Then using a wooden spatula I press the piston down with both my thumbs while my fingers hold the rim of the grouphead and the showerscreen until the piston pushes out the showerscreen.
Image
Image
The showerscreen and o-ring can then be easily removed
Image
You can see the piston sticking out, the lower gasket can be lubricated in this position. The lube will transfer to the upper gasket when you move the lever up and down.
Re-assembly is a matter of pushing the piston back in, and placing showerscreen and o ring.
The o-ring can be pushed into place using a basket first and tightening it by locking in the portafilter.
Image
Re-attach the lever to the piston, feel where it bottoms out and adjust the crown nuts such that the piston stops touching the showerscreen as Jtrops mentioned.
And you're back in business!
Cheers,
Rob

The images are bit upside down apparently I think you get the drift
LMWDP #647

jtrops

#14: Post by jtrops »

RobAnybody wrote:I have a slightly different routine but it basically boils down to the same idea.
Yep, that looks pretty similar. I'm a bit surprised that it takes 10 minutes though. How often do you do it? I do mine every couple of weeks (when I roast coffee I lube the piston seals). That way then never get too sticky to make much of a fuss to get the piston down.

RobAnybody

#15: Post by RobAnybody » replying to jtrops »

I checked the time while I was doing it for the photos, so I guess it would be a bit faster normally, but then again I also didn't want to put to much time pressure on anyone trying it for the first time. :wink:
I tend to lube the seals every other week or so, but since I replaced them they have been a bit more sticky (annoyingly so).
Cheers,
Rob
LMWDP #647

ojt

#16: Post by ojt »

Every two weeks is quite often. I lube every 3-4 months or so, maybe even less and it doesn't get hard at all, using Dow / Molykote 111. Some report the Loxeal No 9 lasts even longer.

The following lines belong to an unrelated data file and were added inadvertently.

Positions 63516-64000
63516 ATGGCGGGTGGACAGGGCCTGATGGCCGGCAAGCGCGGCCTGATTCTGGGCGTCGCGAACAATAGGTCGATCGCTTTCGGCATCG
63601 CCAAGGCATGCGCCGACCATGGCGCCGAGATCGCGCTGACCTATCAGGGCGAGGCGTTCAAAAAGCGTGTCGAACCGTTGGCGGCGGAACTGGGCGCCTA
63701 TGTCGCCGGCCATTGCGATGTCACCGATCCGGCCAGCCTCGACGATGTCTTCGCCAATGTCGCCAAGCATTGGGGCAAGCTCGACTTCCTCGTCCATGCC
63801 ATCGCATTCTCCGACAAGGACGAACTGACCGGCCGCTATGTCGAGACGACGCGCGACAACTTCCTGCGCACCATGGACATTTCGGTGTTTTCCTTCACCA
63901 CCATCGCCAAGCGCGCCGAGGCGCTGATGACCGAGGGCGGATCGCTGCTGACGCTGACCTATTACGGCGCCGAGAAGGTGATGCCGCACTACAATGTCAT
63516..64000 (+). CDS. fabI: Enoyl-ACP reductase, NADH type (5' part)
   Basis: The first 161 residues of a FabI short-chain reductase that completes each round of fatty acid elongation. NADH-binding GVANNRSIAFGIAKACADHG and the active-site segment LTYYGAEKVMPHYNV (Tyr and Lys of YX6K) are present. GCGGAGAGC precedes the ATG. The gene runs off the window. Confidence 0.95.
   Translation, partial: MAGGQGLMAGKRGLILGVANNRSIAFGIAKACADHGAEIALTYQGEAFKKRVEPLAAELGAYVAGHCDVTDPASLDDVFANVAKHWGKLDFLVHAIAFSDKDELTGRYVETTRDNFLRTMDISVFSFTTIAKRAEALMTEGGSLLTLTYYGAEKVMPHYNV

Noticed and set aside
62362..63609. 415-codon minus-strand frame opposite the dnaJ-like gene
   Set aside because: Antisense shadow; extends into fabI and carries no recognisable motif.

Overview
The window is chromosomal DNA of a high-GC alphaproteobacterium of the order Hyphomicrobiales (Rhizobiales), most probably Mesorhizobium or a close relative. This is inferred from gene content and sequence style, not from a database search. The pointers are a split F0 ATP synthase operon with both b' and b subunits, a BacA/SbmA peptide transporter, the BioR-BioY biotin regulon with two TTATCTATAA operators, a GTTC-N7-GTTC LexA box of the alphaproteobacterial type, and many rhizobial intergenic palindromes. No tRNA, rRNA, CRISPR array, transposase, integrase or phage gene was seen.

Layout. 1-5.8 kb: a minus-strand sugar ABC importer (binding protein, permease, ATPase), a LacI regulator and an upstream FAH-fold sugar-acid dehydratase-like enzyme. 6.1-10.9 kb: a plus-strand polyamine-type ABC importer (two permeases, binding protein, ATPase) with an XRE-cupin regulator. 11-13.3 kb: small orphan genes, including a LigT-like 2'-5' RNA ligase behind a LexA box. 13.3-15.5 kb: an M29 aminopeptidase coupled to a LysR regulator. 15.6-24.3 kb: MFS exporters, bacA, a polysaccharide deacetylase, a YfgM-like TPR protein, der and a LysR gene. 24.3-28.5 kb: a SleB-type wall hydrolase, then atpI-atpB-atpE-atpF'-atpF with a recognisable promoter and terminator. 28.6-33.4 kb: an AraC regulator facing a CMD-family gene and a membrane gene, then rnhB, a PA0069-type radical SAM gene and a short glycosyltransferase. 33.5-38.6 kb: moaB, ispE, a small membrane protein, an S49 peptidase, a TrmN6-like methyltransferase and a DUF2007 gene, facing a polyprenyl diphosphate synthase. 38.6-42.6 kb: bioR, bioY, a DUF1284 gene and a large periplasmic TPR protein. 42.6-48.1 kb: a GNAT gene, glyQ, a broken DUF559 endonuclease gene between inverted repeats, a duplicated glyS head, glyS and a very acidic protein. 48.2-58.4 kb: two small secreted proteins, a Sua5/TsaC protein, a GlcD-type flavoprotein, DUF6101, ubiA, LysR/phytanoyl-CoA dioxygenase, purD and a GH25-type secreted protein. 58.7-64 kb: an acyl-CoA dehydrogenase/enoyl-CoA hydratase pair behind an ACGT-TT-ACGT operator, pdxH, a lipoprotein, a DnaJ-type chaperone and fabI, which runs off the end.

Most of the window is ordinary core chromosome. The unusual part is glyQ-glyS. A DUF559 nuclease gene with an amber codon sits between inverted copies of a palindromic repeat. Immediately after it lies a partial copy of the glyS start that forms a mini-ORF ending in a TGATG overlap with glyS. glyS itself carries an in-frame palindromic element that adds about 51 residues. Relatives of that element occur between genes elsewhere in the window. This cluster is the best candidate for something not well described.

Osku

User avatar
guijan12

#17: Post by guijan12 »

The same here; every 2 - 3 months, with Molycote 111.
And the machine is my daily driver (4 - 6 espressos a day). :mrgreen:
Regards,

Guido

YeetSkeeterson

#18: Post by YeetSkeeterson »

DOW111 is indeed sticky itself if too much is applied.

For those who lubricate everything often, how is the resistance when you raise the lever? Do you have to hold the base down? If so, how hard do you have to pull up on the lever?

Getting the piston down is no problem, it feels pressurized well. But I have a feeling pulling it up is far harder than it's supposed to be. I mean I have to hold the base and use considerable force to get the lever to the top to activate it and get water flowing.

ojt

#19: Post by ojt »

YeetSkeeterson wrote:For those who lubricate everything often, how is the resistance when you raise the lever? Do you have to hold the base down? If so, how hard do you have to pull up on the lever?
I don't know how much difference there is between mill and pre-mill in this regard but since I changed the gaskets and lubed for the first time (didn't do it immediately on the new machine, which I now regret) I have not had to hold down the base when lifting the lever. I have a millennium model. I don't know if there is something in the manner I lift it or what but I keep the prepared PF in my left hand and lift the lever with the right hand. No problems there whatsoever.
Osku

User avatar
guijan12

#20: Post by guijan12 »

YeetSkeeterson wrote:DOW111 is indeed sticky itself if too much is applied.

..... how is the resistance when you raise the lever? Do you have to hold the base down? ....
Pre-mill here and no need at all to hold the base down after lubricating.
I apply a very thin layer only and the piston moves up and down much smoother and easier after the Dow111 has been applied.
Regards,

Guido